Shutdown and Business, Hopeful Markets, iPhone Production: CEO Daily for January 9, 2019
Good morning. David Meyer here, filling in for Alan from Berlin.
The partial government shutdown is having an obvious impact on federal employees—everyone needs to get paid—but it’s also having an increasing impact on businesses, with warning signs coming from a variety of sectors.
Bankers and lawyers are reporting that some planned IPOs are being pushed back because of the partial closure of the Securities and Exchange Commission. Wanted to list shares for the first time this month? Tough luck, biotech firms such as Gossamer and Alector. It looks like this will be a rare January without any major U.S. flotations.
Over to property. The National Association of Realtors surveyed 2,211 agents and found a fifth had clients who were impacted by the shutdown—some were federal employees who suddenly couldn’t pony up the cash; some are just jittery about economic uncertainty. Not good news for a housing market that’s already slowing.
“It’s a completely unnecessary negative,” Association chief economist Lawrence Yun told Bloomberg. “If the shutdown quickly ends, then this will not become an issue. If it becomes prolonged, then it will hurt the economy.”
Defense contractors are also worried. Even though the DOD is funded for this fiscal year, many of the contractors also have deals with currently unfunded agencies such as Homeland Security and NASA. The Aerospace Industries Association (AIA) warned yesterday that State and Commerce Department closures were blocking weapons sales to allies and partners.
“Every day the shutdown lasts, the impacts grow and become more difficult and more expensive to fix,” said AIA chief Eric Fanning.
And to top it all, craft brewers are finding themselves unable to launch new beers, because they need approval from the Alcohol and Tobacco Tax and Trade Bureau, which is, you guessed it, shut down.
Indeed, all kinds of small businesses are facing issues as a result of the shutdown—they can’t get loans from the Small Business Administration because it’s closed; and again, those furloughed federal employees don’t have cash to spend.
Who’s responsible for all this? President Trump may be trying to pin the blame on the donkeys, but new polls suggest voters are fuming at the White House, not the Democrats who refuse to fund Trump’s wall. Politico says 47% of voters blame Trump, while a Reuters survey puts the figure at 51%—both polls say just under a third of respondents blamed congressional Democrats.
For the sake of the economy, something has to give, and soon. And with numbers like those above, it seems increasingly unlikely that it will be the Democrats doing the caving-in.
More news below.
Asian and European markets are up and U.S. futures are firmly in the green, thanks to cautious optimism over the results of now-completed trade negotiations between the U.S. and China. The fact that the talks went into an unscheduled third day today has led some to believe the discussions were serious, and may produce something concrete to avoid the continuation of the trade war. CNBC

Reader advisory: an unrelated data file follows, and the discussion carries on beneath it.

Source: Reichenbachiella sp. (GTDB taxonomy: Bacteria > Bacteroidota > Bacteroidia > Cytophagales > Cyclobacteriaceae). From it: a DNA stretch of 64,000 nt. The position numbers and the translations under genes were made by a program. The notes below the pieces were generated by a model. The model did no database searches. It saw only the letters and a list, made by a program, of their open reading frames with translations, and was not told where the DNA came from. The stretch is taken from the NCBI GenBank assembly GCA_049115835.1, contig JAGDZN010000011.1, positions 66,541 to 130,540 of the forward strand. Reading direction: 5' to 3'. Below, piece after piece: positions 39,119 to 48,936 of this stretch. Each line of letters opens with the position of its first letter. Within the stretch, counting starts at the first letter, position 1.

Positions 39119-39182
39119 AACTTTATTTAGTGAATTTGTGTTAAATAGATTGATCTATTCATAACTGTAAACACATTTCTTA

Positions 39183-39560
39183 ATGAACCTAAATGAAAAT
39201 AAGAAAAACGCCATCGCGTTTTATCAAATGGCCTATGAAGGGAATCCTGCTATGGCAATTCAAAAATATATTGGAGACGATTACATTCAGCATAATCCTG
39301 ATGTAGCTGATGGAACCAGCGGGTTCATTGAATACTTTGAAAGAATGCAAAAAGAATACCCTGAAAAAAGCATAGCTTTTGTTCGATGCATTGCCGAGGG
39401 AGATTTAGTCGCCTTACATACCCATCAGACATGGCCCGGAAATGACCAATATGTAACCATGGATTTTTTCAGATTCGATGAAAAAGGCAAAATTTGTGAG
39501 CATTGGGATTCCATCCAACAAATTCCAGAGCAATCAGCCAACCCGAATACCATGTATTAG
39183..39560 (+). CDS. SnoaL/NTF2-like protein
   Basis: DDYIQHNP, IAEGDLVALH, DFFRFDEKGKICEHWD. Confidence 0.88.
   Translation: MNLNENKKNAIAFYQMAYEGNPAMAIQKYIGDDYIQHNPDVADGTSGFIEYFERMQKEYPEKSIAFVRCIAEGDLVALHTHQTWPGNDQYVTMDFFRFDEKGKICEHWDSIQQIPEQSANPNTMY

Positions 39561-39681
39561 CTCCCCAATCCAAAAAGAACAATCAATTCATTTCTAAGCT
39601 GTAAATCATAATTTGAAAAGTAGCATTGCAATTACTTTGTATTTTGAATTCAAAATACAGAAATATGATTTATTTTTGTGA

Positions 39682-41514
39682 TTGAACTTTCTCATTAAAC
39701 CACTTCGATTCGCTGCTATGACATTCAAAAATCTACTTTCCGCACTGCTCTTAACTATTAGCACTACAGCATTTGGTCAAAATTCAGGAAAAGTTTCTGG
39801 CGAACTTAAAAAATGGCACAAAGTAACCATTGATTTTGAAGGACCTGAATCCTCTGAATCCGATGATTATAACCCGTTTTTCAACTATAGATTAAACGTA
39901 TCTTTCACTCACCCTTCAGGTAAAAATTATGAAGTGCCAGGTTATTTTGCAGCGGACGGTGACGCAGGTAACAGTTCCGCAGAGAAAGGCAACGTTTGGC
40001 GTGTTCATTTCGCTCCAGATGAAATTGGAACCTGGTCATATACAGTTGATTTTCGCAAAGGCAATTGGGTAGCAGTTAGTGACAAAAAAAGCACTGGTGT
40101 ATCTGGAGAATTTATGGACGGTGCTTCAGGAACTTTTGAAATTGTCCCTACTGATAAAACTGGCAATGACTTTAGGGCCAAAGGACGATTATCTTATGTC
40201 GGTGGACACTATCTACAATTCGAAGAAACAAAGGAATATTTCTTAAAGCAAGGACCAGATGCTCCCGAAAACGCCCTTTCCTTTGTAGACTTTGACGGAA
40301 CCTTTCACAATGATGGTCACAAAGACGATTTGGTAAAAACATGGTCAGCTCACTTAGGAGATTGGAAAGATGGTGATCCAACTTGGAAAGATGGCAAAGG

Apple is reportedly decimating iPhone production over the next three months. According to Nikkei Asian Review, the firm asked its suppliers to cut production by 10% last month, marking the second such reduction in two months. Nikkei
The European Banking Authority is urging the European Commission to consider pan-EU cryptocurrency rules. The EBA is particularly concerned that exchanges and wallet services currently do not fall under EU financial services legislation, and even though they are covered by a patchwork of national laws, the inconsistency could leave consumers exposed. Fortune
Sears will hold a court-supervised auction on Monday, and CEO Eddie Lampert will compete. The Sears board could have rejected Lampert’s bid, which he has now promised to boost, in which case liquidation proceedings would have begun. Lampert’s ESL will provide a non-refundable $120 million deposit to participate in the auction. Wall Street Journal
Around the Water Cooler
CNBC has a damning piece about the culture within Facebook, where people are constantly pressured to act as though everything is just groovy, and anytime someone expresses dissent they start getting calls from above. Some employees described the atmosphere as “cult-like,” and the bubble seems to have contributed to Facebook’s failure to deal with the News Feed’s impact on the 2016 election. CNBC
Departures at London Heathrow—one of the world’s busiest airports—were temporarily suspended yesterday following a drone sighting. Last month a drone sighting caused much longer-lasting disruption at Gatwick, one of Southeast England’s other big airports. BBC
Eurozone unemployment figures are at a 10-year low of 7.9%. The drop was not expected, with economists estimating 8.1%. The reason? Largely falling jobless numbers in Italy and Spain, which have the worst employment rates in the Eurozone after Greece. By way of comparison, the U.S. unemployment rate last month was 3.9%. Reuters
Bounty hunters are indirectly buying data about people’s locations from the big U.S. phone carriers, including T-Mobile, Sprint and AT&T, according to a new report. It’s common knowledge that law enforcement gets to access such data, but that the data gets onto the black market? Not so much. Motherboard